Through photographs, posters, video and vintage artist statements, a recent New York gallery show surveyed the stark, endurance-based performance works of Chinese emigre Tehching Hsieh.
Tehching Hsieh, the Taiwanese native who came to America as an illegal immigrant in 1974 at age 23, was for a period of time a potentate of performance art in New York. In a genre virtually defined by its bias for autobiographical source material, Hsieh made his life and performance works uniquely apposite to each other, in their way functionally synonymous. He didn’t just draw on his life. His life was the performance. There were four yearlong works, beginning in 1978, each one prefaced by a poster announcing his intentions, and describing several conditions that he intended to fulfill. Suppose a friend told you they were going to climb Mt. Everest, gave you times of departure and return, and restrictions laid down on the expedition. Hsieh had such a program, and his life performances were Everest-like. Nobody could imagine setting out to endure such hardships, certainly not for art’s sake.
For his first project, known formally as the Cage Piece, he built a cell in his loft in Brooklyn, then locked himself in it for one year, to the minute, having announced that he would talk to nobody, take nothing to read, no radio or TV, and no writing material’s for the year’s duration. An assistant, with whom he exchanged no words, appeared everyday to bring food and dispose of wastes. Hsieh’s simple yet rigorous documentation of the ordeal, carried out just as meticulously in his three succeeding yearlong events—proof of time spent and conditions observed—were recently on view in a kind of retrospective at Jack Tilton/Anna Kustera Gallery.
Four mounted C-prints and six ink-on-paper silkscreen reproductions of posters lined the gallery walls. Hsieh also appeared in person three times to show excerpts from the DVD he made in 2000, an impressive Green Box-like summation of the work he did between 1985 and 1999, and to answer questions. From 1985 to 1999 Hsieh really did nothing, artwise, but he divided this period into two works anyway. A fifth one-year performance, 2001 (1985–86), he defined negatively as a year in which he would not make art, talk or read about it, view it or in any way participate in it. He “just went in life” for that year. For his sixth and last work, titled Earth, he abandoned his yearlong format, saying it would last from 1986 until 1999, from his 36th birthday to his 49th, and he might make art during that time but would only reveal what it was after the “performance” was over. At the end, all he said was that he had “kept himself alive” and made it through the new millennium. More slyly, he said he was doing Wasting Time Art, as he now likes to characterize his work.
Such Duchampian lessons would perhaps not be so interesting has Hsieh not previously provoked awe and amazement with several tours de force challenging the limits of human endurance/ When he emerged from his cell in 1979, after a self-imposed imprisonment akin to solitary confinement, Hsieh was, he says, very weak and sensitive, especially to reactions ranging from not being taken seriously to being considered crazy. And he knew he had to do a second work right away. This turned out to be Time Piece, 1980–81, in which he punched a time clock every hour on the hour 24 hours a day, for a whole year. His documentary “proofs” included an observer to verify each day’s time card, and a film produced by a movie camera that shot a single frame every time he punched the clock. Seen on Hsieh’s DVD, the film shows a compression of each day into a second, the whole year into six minutes. Documentation also notes that out of the 8,760 times Hsieh was set to punch the clock, he missed 134 turns, due to getting up too late. The record was marvelous enough; the greater wonder was that he stayed sane despite missing huge chunks of REM sleep.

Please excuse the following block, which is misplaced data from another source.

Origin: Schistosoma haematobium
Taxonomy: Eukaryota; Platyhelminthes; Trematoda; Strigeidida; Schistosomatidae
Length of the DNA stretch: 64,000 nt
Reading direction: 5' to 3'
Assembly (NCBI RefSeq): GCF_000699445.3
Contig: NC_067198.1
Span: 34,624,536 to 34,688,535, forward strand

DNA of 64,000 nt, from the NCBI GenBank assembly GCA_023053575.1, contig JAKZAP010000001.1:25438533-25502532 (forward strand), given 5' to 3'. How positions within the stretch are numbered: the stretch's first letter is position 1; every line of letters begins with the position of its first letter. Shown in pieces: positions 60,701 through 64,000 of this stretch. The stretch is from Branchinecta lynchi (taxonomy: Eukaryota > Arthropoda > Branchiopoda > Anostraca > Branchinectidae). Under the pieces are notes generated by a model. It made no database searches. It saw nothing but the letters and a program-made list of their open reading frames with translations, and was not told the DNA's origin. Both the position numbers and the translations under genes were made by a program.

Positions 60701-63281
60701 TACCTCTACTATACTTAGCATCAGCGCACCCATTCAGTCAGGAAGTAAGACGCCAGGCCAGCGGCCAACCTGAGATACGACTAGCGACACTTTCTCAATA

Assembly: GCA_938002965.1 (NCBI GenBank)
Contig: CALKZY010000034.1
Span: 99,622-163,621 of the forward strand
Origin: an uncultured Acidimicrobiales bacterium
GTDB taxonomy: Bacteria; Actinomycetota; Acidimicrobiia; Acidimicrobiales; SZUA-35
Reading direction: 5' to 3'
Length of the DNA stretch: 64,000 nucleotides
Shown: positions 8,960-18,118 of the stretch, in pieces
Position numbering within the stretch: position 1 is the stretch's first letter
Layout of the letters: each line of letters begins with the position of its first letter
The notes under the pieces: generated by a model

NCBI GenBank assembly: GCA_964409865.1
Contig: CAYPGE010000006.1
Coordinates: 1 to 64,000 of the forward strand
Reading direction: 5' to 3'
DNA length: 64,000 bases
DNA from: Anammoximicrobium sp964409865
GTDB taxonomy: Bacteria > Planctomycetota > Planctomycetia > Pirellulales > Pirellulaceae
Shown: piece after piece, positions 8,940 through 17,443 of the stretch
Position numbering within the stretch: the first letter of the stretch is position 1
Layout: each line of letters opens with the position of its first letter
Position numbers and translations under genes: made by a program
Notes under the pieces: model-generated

Next, during 1981–82, he performed the stupefying feat of staying outdoors for the entire year, not even entering a store for food—far exceeding known movements of the normally homeless. In the terrific film footage of this ordeal, Hsieh can be seen on a particular day desperately trying to keep some cops from hauling him into a police precinct. He had gotten into a fight on the street, and the cops had found a weapon on him- an Asian stick. He was detained in police custody for 15 hours, no doubt the worst moment of the year for him, more for having his vow of staying outside broken than for the terror of an arrest.
Hsieh’s fourth one-year event stretched the boundaries of intimacy as he linked—actually padlocked—himself by a 6-foot rope to Linda Montano between July 1, 1983, and July 1, 1984, with the accompanying proviso that they would not touch each other [see A.i.A., Sept. ‘84].
In he mid-‘70s Hsieh was, he says, “frustrated and depressed.” He didn’t know anyone, his English was minimal, and he was hiding from the government. “I was a prisoner in my studio, and felt very isolated.” The Cage Piece, he says, “was a way of making a form for how I felt.” His inactivity as a performance artist after his fourth one-year ordeal suggests that Hsieh has integrated his forsaken state and found friends in America through his heightened public expression. In 1988 Hsieh was legalized through a change in the law creating amnesty, ending a dire aspect of his immigrant status.
People want to know why he doesn’t do art anymore. Is he having a midlife crisis or something? Hsieh says simply, “I’m not finished yet; I’m still alive.” Whatever the future may hold, he has already left a record of some of the most brilliant and original Conceptual work in the field of performance art.
Tehching Hsieh’s exhibition was on view at Jack Tilton/Anna Kustera Gallery, New York (Jan. 20–Feb. 24, 2001).